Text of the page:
It’s winter time…for many rowers a period of mental and physical pain. Long lasting, low-intensity workouts are the daily routine, they are necessary to prepare the rower for the racing season. Of course, some nations have the advantage of living in a warm climate and there is no need to get out of the boat. However, for many, there is no way to escape from the winter wonderland. So, you might be asking the question “what do rowers do when the water freezes?” We got you covered and here’s a list of the main rowing winter workouts:
Yes, we have to start with the rower’s most favorite-rowing machine. Imagine yourself looking at a pale, boring wall for over an hour while repeating the same movement again and again. Winter indoor training sessions are performed in a form of long, low-intensity pieces (for example 3x40min). I hope none of you suffers from a dying iPod battery, especially not at the beginning of the first piece :D
This is probably the most common form of outdoors training during winter. Rowers can improve their endurance greatly while cross-country skiing, it’s very effective and brings a lot of satisfaction. However, on average these workouts take 2-3h of almost nonstop skiing. No excuses! If you want to improve your lung capacity, you have to put in work. It also tends to get boring especially if you are skiing in the same place year after year. Some coaches understand that it’s good to change the surroundings from time to time, others…well, not really so you may end up remembering every tree in your path.
Heavy Weight Lifting
Probably the most entertaining part of winter training is heavy weight lifting. Even though the time you spent at the gym rounds up to about 3 hours, it is well worth putting in the time because they effects are visible! In other words, athletes get pumped up and they love it. It’s a good time to improve your maximum PR and rowers get very competitive in that field. Squats, bench pull, bench press…well, you don’t want to be at the gym when they are lifting and that includes female rowers as well ;-).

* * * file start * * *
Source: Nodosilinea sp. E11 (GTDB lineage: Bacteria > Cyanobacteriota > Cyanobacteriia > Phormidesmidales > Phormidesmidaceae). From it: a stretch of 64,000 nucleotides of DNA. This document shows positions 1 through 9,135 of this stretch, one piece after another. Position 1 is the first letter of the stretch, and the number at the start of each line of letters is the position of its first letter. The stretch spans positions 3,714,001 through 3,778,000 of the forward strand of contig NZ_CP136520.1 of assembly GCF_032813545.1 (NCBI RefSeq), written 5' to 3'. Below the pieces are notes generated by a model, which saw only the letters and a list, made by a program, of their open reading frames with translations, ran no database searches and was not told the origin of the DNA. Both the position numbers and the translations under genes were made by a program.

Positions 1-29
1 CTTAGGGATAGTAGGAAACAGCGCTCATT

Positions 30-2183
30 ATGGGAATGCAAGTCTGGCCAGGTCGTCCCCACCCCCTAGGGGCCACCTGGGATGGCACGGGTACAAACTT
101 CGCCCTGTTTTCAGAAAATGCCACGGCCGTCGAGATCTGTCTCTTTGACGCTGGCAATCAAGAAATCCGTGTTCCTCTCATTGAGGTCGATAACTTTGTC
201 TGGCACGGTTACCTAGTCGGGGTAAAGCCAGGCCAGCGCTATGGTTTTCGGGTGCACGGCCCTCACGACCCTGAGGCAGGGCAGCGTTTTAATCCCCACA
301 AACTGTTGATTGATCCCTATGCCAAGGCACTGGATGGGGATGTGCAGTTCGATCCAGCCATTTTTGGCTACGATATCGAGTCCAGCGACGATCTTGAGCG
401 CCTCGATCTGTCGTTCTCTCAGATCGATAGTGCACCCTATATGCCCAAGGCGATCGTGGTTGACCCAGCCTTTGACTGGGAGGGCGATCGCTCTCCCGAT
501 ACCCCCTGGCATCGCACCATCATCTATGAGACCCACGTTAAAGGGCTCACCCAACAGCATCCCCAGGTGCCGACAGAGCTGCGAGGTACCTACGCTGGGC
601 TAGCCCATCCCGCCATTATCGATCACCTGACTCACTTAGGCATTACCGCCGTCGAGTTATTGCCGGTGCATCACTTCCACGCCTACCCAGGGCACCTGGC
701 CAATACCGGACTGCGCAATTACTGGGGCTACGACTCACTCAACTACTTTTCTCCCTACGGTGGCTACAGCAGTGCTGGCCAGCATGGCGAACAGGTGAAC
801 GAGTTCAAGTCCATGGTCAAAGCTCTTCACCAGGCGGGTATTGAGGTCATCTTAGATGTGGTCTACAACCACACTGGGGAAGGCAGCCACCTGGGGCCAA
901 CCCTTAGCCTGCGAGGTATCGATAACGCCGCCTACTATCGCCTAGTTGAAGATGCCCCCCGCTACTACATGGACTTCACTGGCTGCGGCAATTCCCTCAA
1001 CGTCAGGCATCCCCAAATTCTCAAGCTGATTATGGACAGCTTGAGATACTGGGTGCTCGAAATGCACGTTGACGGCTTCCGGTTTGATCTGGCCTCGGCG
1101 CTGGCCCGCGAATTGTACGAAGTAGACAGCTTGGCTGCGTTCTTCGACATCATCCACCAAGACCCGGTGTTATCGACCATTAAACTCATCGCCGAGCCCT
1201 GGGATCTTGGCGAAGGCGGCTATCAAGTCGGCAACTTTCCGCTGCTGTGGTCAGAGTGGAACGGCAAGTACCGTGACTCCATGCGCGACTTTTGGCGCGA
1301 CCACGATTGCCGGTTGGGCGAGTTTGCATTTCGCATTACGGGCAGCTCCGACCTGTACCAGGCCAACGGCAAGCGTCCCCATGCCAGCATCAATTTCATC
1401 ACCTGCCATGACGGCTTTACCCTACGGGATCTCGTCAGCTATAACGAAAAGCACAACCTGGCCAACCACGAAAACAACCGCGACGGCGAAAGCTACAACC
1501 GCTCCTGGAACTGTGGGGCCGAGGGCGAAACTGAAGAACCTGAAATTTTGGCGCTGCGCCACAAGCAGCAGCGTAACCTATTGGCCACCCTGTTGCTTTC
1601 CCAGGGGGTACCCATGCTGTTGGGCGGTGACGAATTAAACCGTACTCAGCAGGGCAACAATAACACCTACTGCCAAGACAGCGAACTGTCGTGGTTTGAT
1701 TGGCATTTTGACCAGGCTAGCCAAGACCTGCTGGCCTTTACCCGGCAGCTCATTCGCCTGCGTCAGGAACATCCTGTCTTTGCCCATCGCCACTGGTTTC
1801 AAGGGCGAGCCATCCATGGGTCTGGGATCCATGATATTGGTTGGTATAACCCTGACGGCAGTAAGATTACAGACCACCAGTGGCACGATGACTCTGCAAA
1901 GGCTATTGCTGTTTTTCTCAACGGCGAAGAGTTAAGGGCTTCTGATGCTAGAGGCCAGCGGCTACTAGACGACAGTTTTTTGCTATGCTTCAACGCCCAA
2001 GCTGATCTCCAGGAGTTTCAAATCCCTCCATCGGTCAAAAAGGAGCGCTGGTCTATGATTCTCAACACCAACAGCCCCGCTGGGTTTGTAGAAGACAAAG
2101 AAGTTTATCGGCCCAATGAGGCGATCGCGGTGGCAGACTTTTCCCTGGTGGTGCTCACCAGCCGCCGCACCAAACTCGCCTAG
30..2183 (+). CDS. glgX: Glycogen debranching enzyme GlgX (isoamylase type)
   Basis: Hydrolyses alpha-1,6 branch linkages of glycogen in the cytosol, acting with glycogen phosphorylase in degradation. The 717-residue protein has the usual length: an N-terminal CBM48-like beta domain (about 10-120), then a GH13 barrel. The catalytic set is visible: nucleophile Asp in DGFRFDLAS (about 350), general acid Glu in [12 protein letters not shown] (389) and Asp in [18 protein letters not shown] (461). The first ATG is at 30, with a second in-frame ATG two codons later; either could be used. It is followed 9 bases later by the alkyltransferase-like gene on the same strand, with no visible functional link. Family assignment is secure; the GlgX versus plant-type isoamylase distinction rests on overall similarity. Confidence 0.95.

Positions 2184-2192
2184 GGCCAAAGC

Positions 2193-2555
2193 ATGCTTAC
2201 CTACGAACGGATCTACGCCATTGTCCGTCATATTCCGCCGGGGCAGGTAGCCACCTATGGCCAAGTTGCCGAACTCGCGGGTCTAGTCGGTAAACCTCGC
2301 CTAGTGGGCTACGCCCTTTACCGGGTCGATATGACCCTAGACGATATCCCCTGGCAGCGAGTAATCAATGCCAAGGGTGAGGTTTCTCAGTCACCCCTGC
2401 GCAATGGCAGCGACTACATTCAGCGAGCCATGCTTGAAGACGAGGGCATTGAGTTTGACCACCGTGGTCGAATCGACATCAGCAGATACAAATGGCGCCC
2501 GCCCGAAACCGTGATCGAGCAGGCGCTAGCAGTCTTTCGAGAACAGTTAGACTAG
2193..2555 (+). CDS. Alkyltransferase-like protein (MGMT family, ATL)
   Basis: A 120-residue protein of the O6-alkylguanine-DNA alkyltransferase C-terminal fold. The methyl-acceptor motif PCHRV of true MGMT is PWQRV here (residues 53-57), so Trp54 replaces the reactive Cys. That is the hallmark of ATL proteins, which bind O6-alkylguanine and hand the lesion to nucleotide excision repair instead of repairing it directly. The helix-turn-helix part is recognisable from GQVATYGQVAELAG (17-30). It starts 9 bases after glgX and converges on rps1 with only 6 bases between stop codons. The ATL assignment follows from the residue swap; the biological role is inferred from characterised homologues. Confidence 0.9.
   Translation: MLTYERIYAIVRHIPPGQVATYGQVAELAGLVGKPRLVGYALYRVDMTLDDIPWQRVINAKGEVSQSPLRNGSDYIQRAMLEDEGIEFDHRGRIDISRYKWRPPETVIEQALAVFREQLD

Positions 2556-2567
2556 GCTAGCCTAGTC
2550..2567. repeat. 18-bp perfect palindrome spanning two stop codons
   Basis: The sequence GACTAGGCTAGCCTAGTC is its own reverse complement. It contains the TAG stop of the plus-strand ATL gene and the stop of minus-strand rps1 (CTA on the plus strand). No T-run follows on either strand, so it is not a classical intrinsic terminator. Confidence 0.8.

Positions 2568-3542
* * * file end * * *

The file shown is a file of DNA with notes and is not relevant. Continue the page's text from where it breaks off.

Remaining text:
Another form of outdoor training, which some coaches avoid because they simply don’t want any injured athletes in the group.
However, these workouts are meant to be long lasting between 2-4 hours while maintaining a low heart rate. Of course, more competitive rowers have a hard time keeping the low intensity, trying to get ahead, but that’s a feature of every successful athlete. Therefore, meeting rowers on a mountain trail is nothing unusual. Challenge yourself and try to keep up with them… ;)
Everything else, includes core strengthening, stretching, coordination, volleyball, soccer, indoor cycling and all kinds of games. These workouts are meant to be fun, they are a good way to keep rowers out of the bed but still allowing them to rest between tougher workouts.
As they say NO PAIN NO GAIN!
Author: Anna Wierzbowska
“Eric Limkemann, Pro Triathlete.” January 2012, ericlimkemann.blogspot.com/2012/01/.
Sparks, Ryan. “Ryan Sparks.” Rowing Recruiting, 3 Sept. 2015, www.rowingrecruiting.com/2014/05/recruiting-2k-erg-scores/.
“Te Awamutu Rowing Club.” Winter Training, www.sporty.co.nz/teawamuturowing/newsarticle/47044.